On Monday, March 16th, Beverley Jacobs came to speak at the McCord Museum in Montreal. Jacobs is the president of NWAC, an Aboriginal rights lawyer, and was a lead researcher in Amnesty International’s 2004 study Stolen Sisters: Discrimination and Violence against Indigenous Women in Canada. She also currently works to raise awareness across the country via NWAC’s Sisters in Spirit campaign.
The root causes of violence against Indigenous women in Canada, from a forced shift away from the Matrilineal basis of many First Nations to patriarchal modes of determining “status,” was the crux of Jacobs’ talk. The Indian Act and the Indian Status Card are only two of many symbols of a deeply flawed change of direction that has caused First Nations communities, but particularly the women, to suffer brutally.
Jacobs comes from the Mohawk Bear Clan in Six Nations, Grand River, and has a deep sense of history which she shared with those who came out to listen. Montreal is part of her traditional territory and the one request she made of her audience at the end of the night was: “Learn about the land you’re living on. Learn about its history.” Seeing as how one can’t find such historical knowledge in the educatioonal system, her words resonated deeply; a more personal kind of challenge was felt by many and seemingly embraced.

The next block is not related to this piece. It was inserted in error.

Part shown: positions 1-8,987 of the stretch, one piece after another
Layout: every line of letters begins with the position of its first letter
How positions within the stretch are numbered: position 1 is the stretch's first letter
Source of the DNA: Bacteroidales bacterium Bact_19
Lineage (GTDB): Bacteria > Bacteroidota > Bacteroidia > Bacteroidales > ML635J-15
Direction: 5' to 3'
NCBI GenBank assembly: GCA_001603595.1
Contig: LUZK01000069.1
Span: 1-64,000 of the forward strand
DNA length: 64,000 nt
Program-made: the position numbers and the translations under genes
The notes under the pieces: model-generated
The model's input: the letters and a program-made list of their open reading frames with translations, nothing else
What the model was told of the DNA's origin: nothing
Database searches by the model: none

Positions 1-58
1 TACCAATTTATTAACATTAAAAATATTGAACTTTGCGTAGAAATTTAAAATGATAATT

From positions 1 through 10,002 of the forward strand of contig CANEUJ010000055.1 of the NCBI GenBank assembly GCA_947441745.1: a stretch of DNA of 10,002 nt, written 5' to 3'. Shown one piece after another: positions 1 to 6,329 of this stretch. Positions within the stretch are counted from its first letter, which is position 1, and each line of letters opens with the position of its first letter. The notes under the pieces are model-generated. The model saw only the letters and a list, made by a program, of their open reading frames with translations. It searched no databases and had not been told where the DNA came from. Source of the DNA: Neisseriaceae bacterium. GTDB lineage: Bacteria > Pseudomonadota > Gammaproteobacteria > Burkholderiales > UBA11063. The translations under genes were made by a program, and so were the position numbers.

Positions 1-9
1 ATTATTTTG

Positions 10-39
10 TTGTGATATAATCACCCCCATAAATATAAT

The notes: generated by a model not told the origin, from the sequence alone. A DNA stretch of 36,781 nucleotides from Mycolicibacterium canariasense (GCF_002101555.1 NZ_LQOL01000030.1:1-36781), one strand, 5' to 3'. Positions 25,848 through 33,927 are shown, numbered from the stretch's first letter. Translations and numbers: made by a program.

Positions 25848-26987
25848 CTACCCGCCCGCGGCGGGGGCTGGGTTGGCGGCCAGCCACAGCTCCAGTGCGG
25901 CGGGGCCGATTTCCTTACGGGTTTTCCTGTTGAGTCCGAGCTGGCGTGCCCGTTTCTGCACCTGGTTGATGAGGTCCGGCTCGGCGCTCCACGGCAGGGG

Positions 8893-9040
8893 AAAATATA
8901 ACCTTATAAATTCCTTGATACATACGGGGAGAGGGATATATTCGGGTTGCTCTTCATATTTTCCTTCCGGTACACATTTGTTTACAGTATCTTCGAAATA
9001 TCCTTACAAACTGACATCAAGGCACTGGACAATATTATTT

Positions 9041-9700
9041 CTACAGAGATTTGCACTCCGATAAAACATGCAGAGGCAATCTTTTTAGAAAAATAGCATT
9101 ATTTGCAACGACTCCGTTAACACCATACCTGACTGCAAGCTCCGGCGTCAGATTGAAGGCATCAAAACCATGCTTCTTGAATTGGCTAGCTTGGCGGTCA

In the photo directly above, Jacobs holds a Two Row Wampum Belt. The two rows represent Native and White cultures co-existing side-by-side without interfering in each others’ way of life. Jacobs sees the agreement as profoundly violated, but only by one party. Also in this picture: Kevin Daniels, National Chief of the Congress of Aboriginal Peoples.
To hear Beverley Jacobs speak in Montreal, click here: http://www.mediacoop.ca/audio/1267